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New COVID-19 cases per 100,000 people puts Evanston, Chicago, suburban Cook County, and Illinois in “middle” risk level.

A researcher with the U.S. Centers for Disease Control and Prevention says the actual number of new cases is three times the reported number because many people who test positive on tests taken at home are not reporting them.

Percent of variants in Illinois

The percentage of the COVID-19 cases attributable to the Omicron BA.2 subvariant is now 76.3% of the cases in Illinois, up from 7.2% one month ago, according to the Illinois Department of Public Health. The Omicron BA.2.12.1 subvariant accounts for an additional 16.2% of the cases, compared to 0% one month ago.

Some experts warn that a new surge could take place in the United States when safety protocols are on the wane. Evidence is not clear on whether the new BA.2 subvariant causes more severe illness.

Trends of new cases

Illinois: On May 5, the number of new cases in the state were 4,148, down from 4,593 one week ago.

The seven-day average of new cases in Illinois on May 5, though, was 4,126, up from 3,214 on April 28, a 28% increase. An accompanying chart shows the trend.   

Evanston: Evanston reported 55 new COVID-19 cases of Evanston residents on May 4 (Evanston is reporting COVID-19 data with a one-day delay).

There were 305 new COVID-19 cases of Evanston residents in the week ending May 4, compared to 216 new cases in the week ending April 28, an increase of 41%.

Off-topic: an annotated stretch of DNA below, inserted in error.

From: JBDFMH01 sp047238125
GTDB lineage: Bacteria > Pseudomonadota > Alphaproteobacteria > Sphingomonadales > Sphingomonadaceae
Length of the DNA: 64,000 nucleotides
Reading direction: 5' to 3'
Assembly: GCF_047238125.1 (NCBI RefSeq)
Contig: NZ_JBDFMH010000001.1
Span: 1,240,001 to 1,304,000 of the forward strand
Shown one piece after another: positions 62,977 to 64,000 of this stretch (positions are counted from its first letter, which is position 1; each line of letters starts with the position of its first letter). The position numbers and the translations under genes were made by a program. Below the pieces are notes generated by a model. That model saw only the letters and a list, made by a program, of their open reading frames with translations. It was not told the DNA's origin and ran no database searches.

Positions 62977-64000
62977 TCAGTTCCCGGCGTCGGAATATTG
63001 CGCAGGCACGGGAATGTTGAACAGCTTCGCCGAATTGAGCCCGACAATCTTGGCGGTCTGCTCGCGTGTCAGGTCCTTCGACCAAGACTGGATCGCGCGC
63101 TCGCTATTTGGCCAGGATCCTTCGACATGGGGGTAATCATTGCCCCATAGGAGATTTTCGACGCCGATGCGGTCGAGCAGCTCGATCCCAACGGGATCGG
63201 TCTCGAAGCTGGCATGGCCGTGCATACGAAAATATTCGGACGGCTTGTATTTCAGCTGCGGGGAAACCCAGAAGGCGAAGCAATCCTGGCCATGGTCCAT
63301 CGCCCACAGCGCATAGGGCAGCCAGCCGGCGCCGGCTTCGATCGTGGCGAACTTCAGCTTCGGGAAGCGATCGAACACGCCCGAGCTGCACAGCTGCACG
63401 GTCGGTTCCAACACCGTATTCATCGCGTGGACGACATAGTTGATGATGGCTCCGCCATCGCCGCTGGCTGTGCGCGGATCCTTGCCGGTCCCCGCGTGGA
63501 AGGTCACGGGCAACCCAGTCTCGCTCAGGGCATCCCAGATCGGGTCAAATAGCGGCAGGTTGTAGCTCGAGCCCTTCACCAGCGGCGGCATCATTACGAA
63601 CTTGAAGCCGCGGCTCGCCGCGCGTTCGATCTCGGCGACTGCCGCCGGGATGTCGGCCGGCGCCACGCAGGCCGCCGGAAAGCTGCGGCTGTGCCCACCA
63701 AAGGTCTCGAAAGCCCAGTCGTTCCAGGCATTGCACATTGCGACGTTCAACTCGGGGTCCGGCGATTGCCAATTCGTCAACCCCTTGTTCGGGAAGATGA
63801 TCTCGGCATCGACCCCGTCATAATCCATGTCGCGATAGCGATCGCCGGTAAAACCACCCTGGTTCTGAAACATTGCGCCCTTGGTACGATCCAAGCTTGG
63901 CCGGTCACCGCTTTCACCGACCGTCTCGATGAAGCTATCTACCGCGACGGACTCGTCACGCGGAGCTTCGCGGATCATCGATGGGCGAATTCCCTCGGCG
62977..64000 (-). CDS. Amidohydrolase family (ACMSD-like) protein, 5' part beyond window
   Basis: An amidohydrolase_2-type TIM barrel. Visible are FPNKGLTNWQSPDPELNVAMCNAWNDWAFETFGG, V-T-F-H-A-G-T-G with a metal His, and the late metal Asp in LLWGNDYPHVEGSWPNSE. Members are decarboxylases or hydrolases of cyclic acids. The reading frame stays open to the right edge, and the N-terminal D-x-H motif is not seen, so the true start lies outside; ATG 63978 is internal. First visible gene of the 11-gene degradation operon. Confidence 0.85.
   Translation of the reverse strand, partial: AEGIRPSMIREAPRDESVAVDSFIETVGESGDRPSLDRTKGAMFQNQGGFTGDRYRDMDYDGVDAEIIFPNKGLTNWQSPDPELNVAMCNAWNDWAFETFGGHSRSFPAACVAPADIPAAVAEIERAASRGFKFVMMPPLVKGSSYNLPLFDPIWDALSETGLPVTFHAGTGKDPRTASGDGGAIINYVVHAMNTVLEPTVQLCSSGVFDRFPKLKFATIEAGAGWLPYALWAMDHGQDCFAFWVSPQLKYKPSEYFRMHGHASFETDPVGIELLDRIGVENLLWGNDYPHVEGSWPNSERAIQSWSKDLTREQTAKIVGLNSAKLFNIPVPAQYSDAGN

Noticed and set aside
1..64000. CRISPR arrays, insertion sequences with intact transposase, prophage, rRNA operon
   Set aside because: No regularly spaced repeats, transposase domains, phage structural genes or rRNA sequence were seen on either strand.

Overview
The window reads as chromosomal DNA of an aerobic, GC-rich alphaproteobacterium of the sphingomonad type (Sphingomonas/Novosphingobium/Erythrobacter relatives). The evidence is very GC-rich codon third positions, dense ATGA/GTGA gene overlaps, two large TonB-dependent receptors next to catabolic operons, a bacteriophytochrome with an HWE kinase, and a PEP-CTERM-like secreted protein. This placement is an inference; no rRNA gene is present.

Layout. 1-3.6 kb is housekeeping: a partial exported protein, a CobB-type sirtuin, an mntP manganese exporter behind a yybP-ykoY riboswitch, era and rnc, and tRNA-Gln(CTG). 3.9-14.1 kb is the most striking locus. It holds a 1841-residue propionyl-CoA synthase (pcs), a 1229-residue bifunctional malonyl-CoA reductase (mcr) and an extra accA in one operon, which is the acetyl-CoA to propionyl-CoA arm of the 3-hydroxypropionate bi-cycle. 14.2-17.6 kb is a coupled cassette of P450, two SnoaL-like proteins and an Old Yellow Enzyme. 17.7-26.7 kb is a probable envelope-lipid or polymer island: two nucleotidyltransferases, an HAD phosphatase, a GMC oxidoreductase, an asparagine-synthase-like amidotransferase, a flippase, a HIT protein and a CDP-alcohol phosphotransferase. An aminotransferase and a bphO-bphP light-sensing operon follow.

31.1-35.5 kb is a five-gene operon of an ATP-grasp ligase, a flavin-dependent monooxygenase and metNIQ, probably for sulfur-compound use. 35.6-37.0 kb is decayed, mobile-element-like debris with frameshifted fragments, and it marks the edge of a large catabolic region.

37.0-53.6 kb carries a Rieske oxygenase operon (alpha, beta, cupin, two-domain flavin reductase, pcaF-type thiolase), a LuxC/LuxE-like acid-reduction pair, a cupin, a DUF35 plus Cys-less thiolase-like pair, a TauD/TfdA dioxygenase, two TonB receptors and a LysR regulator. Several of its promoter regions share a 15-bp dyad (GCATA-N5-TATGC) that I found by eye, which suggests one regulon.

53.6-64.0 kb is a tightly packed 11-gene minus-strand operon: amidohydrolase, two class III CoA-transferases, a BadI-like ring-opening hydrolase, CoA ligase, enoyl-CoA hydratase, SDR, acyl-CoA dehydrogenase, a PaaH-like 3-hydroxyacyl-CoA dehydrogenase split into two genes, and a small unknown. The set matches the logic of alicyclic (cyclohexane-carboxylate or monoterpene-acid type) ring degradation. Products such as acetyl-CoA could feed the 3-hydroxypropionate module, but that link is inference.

The seven-day average of new cases was 43.6 for the week ending May 4, compared to 30.9 for the week ending April 28.  An accompanying chart shows the trend.

One Evanstonian died due to COVID-19 during the week ending May 4. The number of deaths due to COVID-19 is now 148.

Cases at District 65, ETHS, and NU: It appears that new cases at the schools account for a significant number of the new cases in Evanston.

School District 65’s COVID-19 dashboard reports that for the seven-days ending May 3, a total of 123 students and 17 staff members tested positive for COVID-19.

ETHS reports on its dashboard that in the seven days ending May 2, 27 students and five staff members tested positive for COVID-19.

The data does not reflect whether the students and staff contracted the virus while at school.

The latest data reported on Northwestern University’s website is that between April 22 and April 28, there were 189 new COVID-19 cases of faculty, staff or students. If the cases are of an Evanston resident, they are included in Evanston’s data for the relevant period, Ike Ogbo, Director of Evanston’s Department of Health and Human Services told the RoundTable. NU will update its data tomorrow.   

Cases per 100,000

The weekly number of new cases per 100,000 people in Illinois increased from 177 in the seven days ending April 28 to 227 in the seven days ending May 5.

As of May 4, the weekly number of new cases per 100,000 people in Evanston was 412. As of May 5, the number was 216 for Chicago, and 293 for suburban Cook County. An accompanying chart shows the trend.